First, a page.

SpaceX’s Starlink satellite service is responsible for the majority of near-misses in orbit. And while the majority of such events are between the company’s own satellites, Starlink machines fly within 1km of other companies’ satellites an average of 500 times per week.
In a series of tweets and an interview with Space.com, Hugh Lewis, the head of the Astronautics Research Group at the University of Southampton said we are seeing the “continuing (exponential) rise in the number of close passes” where satellites come within 1km of one another.
Looking at data from the Center for Space Standards & Innovation’s (CSSI) Socrates database for tracking near misses – also known as conjunction events – in orbit, Lewis noted the number of close calls had rocketed upwards in recent years.
In June 2019 Socrates reported ~1120 sub-1km conjunctions per week and ~28,000 conjunctions below 5km. At the end of July 2021, this had risen to around ~3500 sub-1 km conjunctions per week and ~60,000 conjunctions below 5 km.
Much of this increase is down to the Low Earth Orbit (LEO) constellations being launched by the new satellite firms. Satellites from Elon Musk’s company are now flying within 1km of other companies’ satellites around 500 times per week, and its own satellites even more.
"I have looked at the data going back to May 2019 when Starlink was first launched to understand the burden of these mega-constellations," Lewis told Space.com. "Since then, the number of encounters picked up by the Socrates database has more than doubled and now we are in a situation where Starlink accounts for half of all encounters."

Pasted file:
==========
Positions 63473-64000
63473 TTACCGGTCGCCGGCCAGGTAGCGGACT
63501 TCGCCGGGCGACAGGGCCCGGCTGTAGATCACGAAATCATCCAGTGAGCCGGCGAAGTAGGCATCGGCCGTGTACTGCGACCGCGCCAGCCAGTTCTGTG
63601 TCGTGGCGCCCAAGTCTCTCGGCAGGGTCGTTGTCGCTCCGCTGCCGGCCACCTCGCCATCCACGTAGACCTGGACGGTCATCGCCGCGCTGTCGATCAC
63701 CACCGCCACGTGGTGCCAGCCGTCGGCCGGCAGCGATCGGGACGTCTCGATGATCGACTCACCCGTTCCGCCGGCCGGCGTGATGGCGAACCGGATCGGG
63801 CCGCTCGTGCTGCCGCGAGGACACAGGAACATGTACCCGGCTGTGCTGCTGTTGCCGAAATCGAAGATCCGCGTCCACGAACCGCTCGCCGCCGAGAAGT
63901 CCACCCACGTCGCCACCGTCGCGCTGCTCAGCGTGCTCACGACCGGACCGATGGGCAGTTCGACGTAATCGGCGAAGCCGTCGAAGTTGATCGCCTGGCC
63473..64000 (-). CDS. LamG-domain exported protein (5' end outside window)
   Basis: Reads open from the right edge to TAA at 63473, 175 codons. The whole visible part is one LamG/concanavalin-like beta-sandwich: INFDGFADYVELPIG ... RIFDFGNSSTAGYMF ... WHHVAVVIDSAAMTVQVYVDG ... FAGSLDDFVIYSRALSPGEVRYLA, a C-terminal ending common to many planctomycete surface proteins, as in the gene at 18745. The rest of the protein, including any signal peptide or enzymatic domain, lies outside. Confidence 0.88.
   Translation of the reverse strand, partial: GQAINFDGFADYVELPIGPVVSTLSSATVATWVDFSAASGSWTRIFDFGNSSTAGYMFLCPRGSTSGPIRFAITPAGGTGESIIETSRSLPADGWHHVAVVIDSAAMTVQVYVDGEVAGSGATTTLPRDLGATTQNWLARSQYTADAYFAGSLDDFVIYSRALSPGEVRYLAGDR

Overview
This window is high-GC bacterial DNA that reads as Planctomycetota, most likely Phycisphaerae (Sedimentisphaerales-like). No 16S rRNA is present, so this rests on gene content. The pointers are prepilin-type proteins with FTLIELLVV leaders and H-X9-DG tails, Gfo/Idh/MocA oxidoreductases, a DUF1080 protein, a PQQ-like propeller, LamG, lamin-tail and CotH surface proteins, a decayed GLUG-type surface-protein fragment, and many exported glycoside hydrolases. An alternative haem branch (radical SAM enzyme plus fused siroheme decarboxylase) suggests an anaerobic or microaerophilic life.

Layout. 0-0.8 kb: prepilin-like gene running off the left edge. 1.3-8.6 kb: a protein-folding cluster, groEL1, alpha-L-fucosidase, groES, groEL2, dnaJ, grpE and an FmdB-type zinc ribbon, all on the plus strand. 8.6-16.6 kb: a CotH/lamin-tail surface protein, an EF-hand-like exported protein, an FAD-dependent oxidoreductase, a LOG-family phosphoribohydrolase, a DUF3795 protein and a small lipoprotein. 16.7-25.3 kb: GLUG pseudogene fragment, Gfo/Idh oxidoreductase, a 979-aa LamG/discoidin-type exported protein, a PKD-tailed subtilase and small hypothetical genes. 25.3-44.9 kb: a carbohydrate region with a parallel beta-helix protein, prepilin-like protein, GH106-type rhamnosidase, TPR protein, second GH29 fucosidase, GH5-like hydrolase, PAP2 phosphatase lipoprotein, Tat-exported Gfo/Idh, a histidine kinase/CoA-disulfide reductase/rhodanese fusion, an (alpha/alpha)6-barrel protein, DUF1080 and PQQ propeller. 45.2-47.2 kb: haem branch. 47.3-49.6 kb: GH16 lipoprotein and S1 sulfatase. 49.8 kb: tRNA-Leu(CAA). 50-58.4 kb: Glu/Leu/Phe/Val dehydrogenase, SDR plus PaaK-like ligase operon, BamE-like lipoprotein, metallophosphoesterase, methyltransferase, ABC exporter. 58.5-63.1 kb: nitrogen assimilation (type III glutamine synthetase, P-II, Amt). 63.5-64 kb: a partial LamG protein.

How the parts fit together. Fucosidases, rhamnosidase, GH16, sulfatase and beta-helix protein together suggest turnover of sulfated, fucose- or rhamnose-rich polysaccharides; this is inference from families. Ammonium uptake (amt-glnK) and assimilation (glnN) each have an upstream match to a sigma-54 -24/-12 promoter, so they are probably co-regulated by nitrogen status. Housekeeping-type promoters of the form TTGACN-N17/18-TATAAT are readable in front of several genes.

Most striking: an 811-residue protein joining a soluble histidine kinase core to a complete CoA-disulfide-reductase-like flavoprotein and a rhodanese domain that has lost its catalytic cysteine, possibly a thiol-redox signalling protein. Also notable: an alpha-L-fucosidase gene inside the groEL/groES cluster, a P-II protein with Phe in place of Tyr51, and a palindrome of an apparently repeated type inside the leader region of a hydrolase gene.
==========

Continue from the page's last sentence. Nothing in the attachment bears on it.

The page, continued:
Starlink accounts for around 60 percent of all conjunctions within 1 km or less – more than 14,000 times per week – and nearly 40 percent of all conjunctions with miss distances of 5 km or less. OneWeb accounts for 2.5 percent and ~3.5 percent of such events, respectively.
The vast majority of those conjunctions are between Starlink-owned satellites and the company claims the constellation has automated avoidance measures, but the company’s machines still account for ~13.5 percent of events within 1 km – equating to close to 500 per week for Starlink and 80 per week for OneWeb – and ~17 percent of all events within 5 km even if you exclude Starlink-on-Starlink events. The company was responsible for around 2 percent of sub-1km events in 2019.
When satellites traveling at thousands of miles per hour collide in orbit, it creates debris clouds that can impact other satellites in orbit for years. Even pieces measuring just 1-10cm across can destroy or severely damage small satellites.
In February 2009 the Russian military satellite Kosmos-2251 collided with the Iridium 33 communications satellite. Impacting at speeds of 26,000 miles per hour, the two satellites were destroyed, creating a cloud of 1,800 large pieces of space debris, with much of which is still being tracked in orbit today.
Satellite avoidance measures are largely manual operations, and the systems and organizations dedicated to the detection and alerting of potential conjunction events have no oversight authority over satellite operators. Once alerts have been sent it must be left up to the parties involved in each event to make contact and arrange their own avoidance measures.
With the number of satellites in orbit continuing to grow rapidly – more than 1,000 of the 3,000 operational satellites in orbit in 2020 were launched the same year – and conjunction events becoming a regular occurrence, more automation and oversight are needed to ensure orbit remains usable.
Earlier this year astrophysicist Jonathan McDowell of the Harvard-Smithsonian Center for Astrophysics told DCD he thinks changes will need to be made to make space more sustainable.
“With appropriate cooperation or regulation, you could have maybe several times as much activity as we do now if you're really careful about it,” he said. “You can't have 100 times as much activity and you can't do it in an unregulated environment.”